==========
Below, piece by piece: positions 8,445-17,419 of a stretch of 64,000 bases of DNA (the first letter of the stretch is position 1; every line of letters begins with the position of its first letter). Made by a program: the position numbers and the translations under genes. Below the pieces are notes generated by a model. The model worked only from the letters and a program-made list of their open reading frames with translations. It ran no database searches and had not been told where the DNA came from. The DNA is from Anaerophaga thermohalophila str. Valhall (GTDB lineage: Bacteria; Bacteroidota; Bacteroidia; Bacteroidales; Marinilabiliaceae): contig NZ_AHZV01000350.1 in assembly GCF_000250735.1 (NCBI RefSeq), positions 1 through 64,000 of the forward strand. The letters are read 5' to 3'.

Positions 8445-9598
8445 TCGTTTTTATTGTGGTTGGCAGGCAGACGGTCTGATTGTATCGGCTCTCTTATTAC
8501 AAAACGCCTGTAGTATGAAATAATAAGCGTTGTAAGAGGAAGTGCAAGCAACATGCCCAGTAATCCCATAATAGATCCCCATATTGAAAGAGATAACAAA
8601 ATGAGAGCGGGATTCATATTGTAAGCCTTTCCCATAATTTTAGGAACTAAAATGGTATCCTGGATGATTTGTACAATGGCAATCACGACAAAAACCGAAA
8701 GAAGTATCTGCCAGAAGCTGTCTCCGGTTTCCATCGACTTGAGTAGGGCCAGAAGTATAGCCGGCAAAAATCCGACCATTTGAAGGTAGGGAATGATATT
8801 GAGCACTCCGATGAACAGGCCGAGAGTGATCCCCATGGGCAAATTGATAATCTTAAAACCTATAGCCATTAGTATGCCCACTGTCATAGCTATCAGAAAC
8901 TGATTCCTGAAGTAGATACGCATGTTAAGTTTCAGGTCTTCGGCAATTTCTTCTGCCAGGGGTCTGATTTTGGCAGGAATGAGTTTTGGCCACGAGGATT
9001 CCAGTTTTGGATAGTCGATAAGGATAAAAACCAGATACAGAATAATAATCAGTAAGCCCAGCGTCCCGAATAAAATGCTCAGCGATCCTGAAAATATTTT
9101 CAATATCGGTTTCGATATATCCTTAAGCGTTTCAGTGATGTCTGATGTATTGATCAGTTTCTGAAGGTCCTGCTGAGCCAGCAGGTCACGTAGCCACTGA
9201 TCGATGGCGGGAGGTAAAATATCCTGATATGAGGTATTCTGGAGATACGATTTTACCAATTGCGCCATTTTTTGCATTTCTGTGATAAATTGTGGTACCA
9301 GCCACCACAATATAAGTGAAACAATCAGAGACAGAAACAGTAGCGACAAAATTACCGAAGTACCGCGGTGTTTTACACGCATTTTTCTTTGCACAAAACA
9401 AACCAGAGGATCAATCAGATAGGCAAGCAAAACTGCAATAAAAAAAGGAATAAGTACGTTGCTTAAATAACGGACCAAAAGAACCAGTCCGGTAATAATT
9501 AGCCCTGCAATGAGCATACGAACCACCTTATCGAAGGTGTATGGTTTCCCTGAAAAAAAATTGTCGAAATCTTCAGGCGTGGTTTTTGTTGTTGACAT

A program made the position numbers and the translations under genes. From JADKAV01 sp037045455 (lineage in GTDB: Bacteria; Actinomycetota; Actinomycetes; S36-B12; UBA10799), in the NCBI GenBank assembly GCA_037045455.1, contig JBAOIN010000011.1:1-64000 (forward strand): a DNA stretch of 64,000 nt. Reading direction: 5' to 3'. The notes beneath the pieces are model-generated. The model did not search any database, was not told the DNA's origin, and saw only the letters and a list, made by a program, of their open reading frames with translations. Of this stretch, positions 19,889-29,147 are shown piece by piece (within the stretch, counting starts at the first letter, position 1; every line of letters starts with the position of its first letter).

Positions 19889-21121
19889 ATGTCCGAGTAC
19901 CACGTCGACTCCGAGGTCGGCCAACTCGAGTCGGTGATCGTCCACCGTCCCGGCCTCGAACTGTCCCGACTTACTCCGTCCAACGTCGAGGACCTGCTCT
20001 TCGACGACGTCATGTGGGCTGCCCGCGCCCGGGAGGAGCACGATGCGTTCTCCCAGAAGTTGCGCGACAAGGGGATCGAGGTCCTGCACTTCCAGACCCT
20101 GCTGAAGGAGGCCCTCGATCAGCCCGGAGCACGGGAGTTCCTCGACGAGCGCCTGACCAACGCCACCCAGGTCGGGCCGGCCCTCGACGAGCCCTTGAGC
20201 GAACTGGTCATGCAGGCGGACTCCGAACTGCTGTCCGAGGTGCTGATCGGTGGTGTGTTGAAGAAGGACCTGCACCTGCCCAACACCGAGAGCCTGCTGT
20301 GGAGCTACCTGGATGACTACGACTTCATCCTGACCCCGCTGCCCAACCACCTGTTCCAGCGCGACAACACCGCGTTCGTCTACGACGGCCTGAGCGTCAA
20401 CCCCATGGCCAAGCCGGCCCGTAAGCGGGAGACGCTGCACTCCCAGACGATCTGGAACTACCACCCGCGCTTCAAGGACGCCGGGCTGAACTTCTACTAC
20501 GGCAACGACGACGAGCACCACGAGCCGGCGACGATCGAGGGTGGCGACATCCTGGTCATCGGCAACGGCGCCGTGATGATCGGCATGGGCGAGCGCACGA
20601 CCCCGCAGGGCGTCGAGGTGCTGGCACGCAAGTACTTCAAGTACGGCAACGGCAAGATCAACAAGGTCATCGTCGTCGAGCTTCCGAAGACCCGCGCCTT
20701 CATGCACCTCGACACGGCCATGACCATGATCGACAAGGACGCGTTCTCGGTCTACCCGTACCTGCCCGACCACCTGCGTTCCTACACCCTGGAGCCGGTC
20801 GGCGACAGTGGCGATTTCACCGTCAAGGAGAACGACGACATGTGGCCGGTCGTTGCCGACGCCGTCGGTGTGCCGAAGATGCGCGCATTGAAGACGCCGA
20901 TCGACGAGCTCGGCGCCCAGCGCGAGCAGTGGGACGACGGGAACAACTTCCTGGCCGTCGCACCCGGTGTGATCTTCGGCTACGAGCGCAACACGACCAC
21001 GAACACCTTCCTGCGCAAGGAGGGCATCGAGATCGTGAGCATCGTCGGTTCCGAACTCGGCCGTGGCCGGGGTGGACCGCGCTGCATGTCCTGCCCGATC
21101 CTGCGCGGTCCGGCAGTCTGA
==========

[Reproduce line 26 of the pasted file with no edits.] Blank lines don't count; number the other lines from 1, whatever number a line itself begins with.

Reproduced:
20701 CATGCACCTCGACACGGCCATGACCATGATCGACAAGGACGCGTTCTCGGTCTACCCGTACCTGCCCGACCACCTGCGTTCCTACACCCTGGAGCCGGTC